Additionally, when filing the Certificate of Incorporation with the North Carolina Secretary of State, include other nonprofit information such as:
- The name of the corporation
- The category your nonprofit falls under [charitable or religious]
- Whether your nonprofit has members or not
- The names and addresses of the registered agent, and incorporator
- The address and mailing address (if different ) of the nonprofit’s initial registered office, as well as the county where it is located
You need to complete Form N-01 and then file it online with the North Carolina Secretary Of State Business Registration Division.
7. File an initial report
There’s no need to file an initial report in the state of North Carolina.
8. Secure an EIN (Employer Identification Number)
Employer Identification Numbers are required by all North Carolina nonprofits, not just those who intend to hire employees. Essentially, an Employer Identification Number or [EIN] is a nine-digit number unique to each nonprofit organization.
This number is used to identify business entities by the IRS. It also allows you to perform essential tasks such as opening a business bank account, applying for tax exemption, and submitting annual 990 returns to the Internal Revenue Service.
Other options for obtaining an EIN include submitting the application via mail or fax; however, the online option is the quickest method.
9. Apply for federal tax exemption
When an organization has obtained 501(c)(3) tax exemption, it means that the nonprofit is exempt from paying federal corporate tax on any income generated from activities meant to benefit the organization.
In other words, the organization is exempt from paying federal income tax when income generated is used for the purpose of the organization or the purpose that it was granted its tax-exempt status for.
In order for your North Carolina nonprofit to obtain federal income tax exemption, you’ll need to complete Form 1023 or apply for tax-exempt status, under the Internal Revenue Code. If you plan on running a small business organization, then feel free to file Form 1023-EZ.
The latter template or form is a much shorter and simpler application that doesn’t require as much information as the first one. However, only nonprofits that plan on earning less than $25,000 per year may file this form.
Once you’ve completed the relevant form, you should go ahead and file it with the Internal Revenue Service. After receiving and vetting your application and if it’s excepted, you’ll receive a determination letter from the IRS stating that your nonprofit is one of the existing organizations that are exempt from federal income taxes.
Tax-exempt organizations enjoy many benefits such as limited liability, discounts on US postal services, access to sponsors, tax-deductible donations, and grants from both the government and private foundations.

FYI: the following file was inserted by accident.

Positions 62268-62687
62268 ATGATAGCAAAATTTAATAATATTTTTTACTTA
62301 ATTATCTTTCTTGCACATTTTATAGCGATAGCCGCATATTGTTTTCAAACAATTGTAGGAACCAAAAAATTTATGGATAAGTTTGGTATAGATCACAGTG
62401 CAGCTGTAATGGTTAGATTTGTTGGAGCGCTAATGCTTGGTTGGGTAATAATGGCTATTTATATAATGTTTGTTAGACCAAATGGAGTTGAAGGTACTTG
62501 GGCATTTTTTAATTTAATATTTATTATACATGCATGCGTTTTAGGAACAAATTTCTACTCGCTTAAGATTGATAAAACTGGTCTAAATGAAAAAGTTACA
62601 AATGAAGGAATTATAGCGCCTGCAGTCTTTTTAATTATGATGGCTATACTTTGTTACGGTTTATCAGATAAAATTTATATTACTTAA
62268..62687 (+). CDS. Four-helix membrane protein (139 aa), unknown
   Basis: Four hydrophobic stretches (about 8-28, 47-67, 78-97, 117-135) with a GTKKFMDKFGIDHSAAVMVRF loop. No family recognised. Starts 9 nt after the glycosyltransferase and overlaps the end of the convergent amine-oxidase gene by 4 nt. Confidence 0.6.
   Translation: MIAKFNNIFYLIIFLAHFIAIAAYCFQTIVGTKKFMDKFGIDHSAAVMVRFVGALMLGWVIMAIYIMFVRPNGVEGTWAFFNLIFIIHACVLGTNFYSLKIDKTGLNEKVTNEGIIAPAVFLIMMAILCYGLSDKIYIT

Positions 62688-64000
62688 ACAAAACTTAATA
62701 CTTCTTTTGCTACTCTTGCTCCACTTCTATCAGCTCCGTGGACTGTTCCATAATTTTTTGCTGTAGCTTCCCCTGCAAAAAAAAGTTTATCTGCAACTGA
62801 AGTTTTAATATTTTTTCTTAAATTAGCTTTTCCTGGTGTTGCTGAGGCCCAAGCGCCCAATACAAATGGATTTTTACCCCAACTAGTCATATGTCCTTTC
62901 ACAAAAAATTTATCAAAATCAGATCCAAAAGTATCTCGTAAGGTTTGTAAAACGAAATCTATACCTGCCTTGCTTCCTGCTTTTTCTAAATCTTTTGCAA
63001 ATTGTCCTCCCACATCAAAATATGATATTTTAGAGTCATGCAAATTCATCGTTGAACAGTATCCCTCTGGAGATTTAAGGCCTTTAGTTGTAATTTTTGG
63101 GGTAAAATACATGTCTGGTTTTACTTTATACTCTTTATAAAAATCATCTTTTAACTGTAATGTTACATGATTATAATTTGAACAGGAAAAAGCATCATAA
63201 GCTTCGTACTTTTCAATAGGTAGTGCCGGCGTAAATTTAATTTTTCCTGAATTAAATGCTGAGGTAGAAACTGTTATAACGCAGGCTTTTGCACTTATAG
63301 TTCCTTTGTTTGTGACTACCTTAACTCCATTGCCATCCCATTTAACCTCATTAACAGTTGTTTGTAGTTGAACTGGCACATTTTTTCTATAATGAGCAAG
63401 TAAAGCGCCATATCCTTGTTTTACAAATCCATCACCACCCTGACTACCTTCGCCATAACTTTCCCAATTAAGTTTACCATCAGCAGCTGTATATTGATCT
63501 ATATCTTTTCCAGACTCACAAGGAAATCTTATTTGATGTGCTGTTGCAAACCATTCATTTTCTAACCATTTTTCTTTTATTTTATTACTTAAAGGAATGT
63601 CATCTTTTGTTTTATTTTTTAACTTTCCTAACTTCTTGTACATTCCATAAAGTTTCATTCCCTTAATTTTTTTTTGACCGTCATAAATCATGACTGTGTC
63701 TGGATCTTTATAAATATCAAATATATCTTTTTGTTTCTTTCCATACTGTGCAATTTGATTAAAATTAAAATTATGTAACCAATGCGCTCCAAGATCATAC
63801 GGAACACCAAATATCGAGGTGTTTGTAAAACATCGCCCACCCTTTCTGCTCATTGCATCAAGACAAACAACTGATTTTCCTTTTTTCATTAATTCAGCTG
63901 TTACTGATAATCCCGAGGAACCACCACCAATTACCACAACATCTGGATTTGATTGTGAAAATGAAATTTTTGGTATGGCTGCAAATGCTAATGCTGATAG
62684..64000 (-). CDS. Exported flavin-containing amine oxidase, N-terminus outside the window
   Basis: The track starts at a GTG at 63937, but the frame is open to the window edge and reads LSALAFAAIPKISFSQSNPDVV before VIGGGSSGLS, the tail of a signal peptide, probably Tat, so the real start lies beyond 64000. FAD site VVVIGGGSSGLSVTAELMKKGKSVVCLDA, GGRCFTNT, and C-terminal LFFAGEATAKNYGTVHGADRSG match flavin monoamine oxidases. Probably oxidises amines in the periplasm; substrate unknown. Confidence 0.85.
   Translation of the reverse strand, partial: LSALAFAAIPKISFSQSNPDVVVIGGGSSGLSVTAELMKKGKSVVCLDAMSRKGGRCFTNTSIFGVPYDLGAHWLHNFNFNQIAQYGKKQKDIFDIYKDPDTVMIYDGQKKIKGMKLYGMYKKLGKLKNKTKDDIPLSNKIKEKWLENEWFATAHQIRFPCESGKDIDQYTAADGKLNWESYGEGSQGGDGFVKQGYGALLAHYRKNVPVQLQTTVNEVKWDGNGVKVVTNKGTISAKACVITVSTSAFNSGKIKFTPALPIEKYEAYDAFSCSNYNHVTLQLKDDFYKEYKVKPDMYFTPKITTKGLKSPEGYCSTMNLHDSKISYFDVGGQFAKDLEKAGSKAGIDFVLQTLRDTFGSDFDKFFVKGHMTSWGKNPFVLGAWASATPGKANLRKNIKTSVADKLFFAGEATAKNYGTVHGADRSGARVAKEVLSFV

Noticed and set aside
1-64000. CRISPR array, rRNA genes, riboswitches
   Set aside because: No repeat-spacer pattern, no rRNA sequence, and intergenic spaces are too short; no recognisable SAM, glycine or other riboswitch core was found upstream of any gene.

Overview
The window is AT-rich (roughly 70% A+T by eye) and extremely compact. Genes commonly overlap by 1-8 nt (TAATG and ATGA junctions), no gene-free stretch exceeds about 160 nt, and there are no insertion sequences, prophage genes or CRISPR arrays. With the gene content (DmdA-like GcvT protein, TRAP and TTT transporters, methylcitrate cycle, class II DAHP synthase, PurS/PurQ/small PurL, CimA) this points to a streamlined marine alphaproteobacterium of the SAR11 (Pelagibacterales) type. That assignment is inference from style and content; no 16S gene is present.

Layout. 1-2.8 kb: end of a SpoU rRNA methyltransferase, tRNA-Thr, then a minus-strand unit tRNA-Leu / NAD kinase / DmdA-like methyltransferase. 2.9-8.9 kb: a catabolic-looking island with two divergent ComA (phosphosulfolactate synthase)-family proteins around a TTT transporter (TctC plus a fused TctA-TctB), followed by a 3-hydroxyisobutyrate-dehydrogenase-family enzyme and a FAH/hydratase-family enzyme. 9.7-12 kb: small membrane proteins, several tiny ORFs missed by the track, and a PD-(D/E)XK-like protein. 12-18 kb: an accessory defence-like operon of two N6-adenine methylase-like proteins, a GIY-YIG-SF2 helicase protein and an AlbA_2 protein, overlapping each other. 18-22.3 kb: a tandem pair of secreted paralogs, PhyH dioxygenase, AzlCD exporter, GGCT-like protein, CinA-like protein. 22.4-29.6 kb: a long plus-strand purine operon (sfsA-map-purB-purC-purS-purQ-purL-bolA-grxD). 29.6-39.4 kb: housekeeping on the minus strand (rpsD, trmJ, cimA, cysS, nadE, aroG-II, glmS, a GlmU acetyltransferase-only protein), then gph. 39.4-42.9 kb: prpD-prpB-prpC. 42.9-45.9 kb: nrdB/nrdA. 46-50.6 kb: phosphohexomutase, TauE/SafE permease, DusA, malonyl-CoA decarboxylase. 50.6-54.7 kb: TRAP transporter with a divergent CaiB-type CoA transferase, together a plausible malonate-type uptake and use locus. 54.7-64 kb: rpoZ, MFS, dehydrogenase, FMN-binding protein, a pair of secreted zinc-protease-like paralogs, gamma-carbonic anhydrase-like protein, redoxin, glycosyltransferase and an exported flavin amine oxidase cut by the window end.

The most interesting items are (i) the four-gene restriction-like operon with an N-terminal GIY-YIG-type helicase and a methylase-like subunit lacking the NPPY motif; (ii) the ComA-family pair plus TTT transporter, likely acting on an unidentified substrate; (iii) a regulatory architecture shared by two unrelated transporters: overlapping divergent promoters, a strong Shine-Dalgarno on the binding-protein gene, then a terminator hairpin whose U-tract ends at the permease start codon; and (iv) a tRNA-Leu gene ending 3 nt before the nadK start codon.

Consequently, they are held in high esteem by the government and therefore required to comply with the relevant federal and state laws moving forward.
10. Apply for North Carolina state tax exemption
Once you’ve received your IRS determination letter making you exempt from federal income taxes, it’s time to obtain state income tax exemption. You need to apply with the North Carolina Department of Revenue.
There is no need to obtain sales and use tax exemption as North Carolina doesn’t offer an exemption from sales tax.
11. Other applicable permits and licenses
Nonprofits in the state of North Carolina are not required to obtain a general state business license. However, depending on the types of activity the nonprofit is going to engage in, you may need to obtain other licenses or permits.
Review the North Carolina Secretary of State’s guide to business licensing for further information regarding North Carolina licenses and permits for nonprofits.
Additional state registration and reporting requirements
All North Carolina organizations must register for charitable solicitation licenses. Some of the exceptions include churches, schools, and charities that plan on bringing in less than $25,000 per year.
Additionally, charitable organizations that don’t compensate employees or members are also exempt from this obligation.
So depending on the fundraising activities and charitable solicitation your nonprofit is going to be involved in, you may apply for the charitable solicitation license via the North Carolina Department of the Secretary of State.
12. Submit an annual report
All nonprofits in North Carolina must file an annual report with the North Carolina Secretary of State. The annual report must include the nonprofit’s name and address, the nonprofit’s email address, and the names and addresses of its principal officers. Additionally, you should include a brief description of the nonprofit’s activities.